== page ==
Yale, MIT, NYU Sued Over Retirement Plan Fees

(Photo: Wikimedia, Creative Commons)

(Photo: Wikimedia, Creative Commons)

New York University, Yale University, and the Massachusetts Institute of Technology are being sued by employees of the institutions over their handling of employee retirement plans, which they say carry excessively large fees totaling millions of dollars.

Representing the employees is Missouri law firm Schlichter, Bogard & Denton. Their argument is that the fees charged by the institutions in conjunction with the retirement plans is causing working to pay "unreasonable and excessive fees" in relation to their 401(k) or 403(b) accounts. This includes fees paid for record keeping expenses and fees charged by the mutual funds offered in the plans.

"It is important for retirees and employees of universities to have the same rights and ability to build their retirement assets as employees of for-profit companies," said Mr. Schlichter, a founding partner of Schlichter Bogard & Denton in St. Louis. "They shouldn't be penalized."

The three universities each have retirement plans with more than $3 billion in assets, and are each being individually sued by several of their employees in cases looking for class-action status, writes Tara Siegel Bernard for The New York Times.

Each of the three lawsuits state that the schools have not kept up with their obligations as outlined in the Employee Retirement Income Security Act, which require schools to act in the best interest of participants and plan beneficiaries. The lawsuits go on to argue that the schools did not select the most cost-effective or best-performing options for their retirement plans, causing employees to lose a portion of their retirement savings.

The lawsuit against MIT also brings into question its relationship with Fidelity Investments. As the plan's record keeper, the lawsuit suggests that this was influenced by Fidelity CEO Abigail Johnson, who is also a member of the MIT board of trustees.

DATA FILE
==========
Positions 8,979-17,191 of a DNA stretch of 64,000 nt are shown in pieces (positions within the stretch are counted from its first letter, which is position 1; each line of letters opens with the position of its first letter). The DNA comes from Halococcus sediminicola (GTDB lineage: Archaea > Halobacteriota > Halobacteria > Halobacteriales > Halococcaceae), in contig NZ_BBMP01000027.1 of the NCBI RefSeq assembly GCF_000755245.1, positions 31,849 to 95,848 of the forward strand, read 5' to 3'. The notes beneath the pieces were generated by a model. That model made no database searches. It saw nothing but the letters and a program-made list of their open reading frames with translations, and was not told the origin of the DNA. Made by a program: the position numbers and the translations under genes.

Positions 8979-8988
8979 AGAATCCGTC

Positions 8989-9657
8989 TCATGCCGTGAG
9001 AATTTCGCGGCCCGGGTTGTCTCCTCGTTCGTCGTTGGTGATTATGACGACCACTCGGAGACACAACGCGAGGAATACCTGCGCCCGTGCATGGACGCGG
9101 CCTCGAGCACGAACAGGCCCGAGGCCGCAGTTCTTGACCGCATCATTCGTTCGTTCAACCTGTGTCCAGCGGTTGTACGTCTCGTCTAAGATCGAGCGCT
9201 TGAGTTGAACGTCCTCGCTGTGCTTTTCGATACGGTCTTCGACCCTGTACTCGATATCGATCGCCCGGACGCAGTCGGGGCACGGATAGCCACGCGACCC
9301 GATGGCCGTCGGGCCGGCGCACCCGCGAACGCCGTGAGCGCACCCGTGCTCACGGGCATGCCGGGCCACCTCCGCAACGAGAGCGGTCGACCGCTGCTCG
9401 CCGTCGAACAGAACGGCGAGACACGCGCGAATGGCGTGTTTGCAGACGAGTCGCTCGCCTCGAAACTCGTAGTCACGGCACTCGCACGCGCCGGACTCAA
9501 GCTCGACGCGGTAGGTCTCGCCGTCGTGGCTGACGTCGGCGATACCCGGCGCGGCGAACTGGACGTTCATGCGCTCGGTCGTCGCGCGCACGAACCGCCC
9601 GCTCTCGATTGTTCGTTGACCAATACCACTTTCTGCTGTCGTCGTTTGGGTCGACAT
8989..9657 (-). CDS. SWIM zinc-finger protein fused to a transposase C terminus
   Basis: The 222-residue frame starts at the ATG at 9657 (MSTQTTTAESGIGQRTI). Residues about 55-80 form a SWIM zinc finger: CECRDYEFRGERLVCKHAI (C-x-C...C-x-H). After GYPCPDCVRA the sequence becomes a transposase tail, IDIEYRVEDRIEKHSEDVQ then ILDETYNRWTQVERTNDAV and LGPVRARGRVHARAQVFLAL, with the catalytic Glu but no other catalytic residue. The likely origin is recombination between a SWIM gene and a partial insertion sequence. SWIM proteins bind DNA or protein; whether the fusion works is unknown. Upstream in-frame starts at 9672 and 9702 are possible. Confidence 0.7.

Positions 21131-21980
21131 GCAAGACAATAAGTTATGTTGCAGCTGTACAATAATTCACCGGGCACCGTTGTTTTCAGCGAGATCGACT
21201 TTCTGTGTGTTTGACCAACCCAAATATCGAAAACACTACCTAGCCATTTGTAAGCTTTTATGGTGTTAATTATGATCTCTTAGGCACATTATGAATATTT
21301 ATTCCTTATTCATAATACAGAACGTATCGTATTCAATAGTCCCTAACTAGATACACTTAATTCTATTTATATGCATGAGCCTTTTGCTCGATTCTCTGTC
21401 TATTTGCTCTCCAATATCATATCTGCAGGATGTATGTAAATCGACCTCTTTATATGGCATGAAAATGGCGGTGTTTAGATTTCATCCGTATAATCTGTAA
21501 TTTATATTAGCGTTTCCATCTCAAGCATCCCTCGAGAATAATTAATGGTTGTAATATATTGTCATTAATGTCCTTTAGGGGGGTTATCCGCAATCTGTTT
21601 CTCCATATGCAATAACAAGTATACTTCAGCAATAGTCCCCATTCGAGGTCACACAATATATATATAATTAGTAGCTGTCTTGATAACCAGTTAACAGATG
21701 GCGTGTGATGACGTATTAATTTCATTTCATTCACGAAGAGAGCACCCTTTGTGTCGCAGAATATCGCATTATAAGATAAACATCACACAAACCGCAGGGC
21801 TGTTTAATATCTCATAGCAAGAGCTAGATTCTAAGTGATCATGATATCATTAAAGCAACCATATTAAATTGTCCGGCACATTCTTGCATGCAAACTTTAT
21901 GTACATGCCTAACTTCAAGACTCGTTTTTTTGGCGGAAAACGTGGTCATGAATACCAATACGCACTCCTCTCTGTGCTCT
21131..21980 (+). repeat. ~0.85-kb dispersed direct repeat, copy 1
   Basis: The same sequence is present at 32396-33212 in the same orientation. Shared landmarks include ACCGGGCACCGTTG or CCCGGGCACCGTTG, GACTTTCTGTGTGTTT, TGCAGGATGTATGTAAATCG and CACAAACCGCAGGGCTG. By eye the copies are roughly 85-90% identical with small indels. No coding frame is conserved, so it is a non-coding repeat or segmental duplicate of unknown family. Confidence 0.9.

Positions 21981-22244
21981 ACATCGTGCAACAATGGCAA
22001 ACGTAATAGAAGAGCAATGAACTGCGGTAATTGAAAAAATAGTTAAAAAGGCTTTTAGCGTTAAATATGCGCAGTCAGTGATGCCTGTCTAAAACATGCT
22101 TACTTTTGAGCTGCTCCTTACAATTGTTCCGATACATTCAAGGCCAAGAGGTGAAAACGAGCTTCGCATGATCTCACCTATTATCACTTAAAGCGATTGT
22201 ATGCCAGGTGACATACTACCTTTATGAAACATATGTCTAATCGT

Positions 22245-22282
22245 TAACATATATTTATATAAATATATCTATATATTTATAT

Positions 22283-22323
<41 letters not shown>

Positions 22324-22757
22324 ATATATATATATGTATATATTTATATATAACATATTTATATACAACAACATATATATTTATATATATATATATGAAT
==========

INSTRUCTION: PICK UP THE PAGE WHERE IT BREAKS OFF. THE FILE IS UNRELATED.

Both MIT and Fidelity have refused to comment on the pending litigation.

The lawsuit argues that the $3.5 billion plan in use at MIT hired Boston-based Fidelity as record keeper without competitive bidding. In addition, it states that more than a dozen Fidelity mutual funds were offered as investment options, including retail shares, which are more expensive than institutional shares.

"Retail share class mutual funds are designed for small individual investors and are identical in every respect to institutional share class funds, except for much higher fees," according to the complaint filed by St. Louis law firm Schlichter, Bogard & Denton, which filed the suits against all three universities.

Meanwhile, NYU spokesman John Beckman said the university has carefully made its selection of retirement plans for its employees and that the school uses feedback from employees when making such decisions. "We will litigate this case vigorously and expect to prevail," he said.

Yale, currently facing a lawsuit filed in the US District Court in Connecticut, said it had yet to be officially served with the complaint. "We are cautious and careful in administering our plans and we will defend ourselves vigorously," Yale spokeswoman Karen Peart said.

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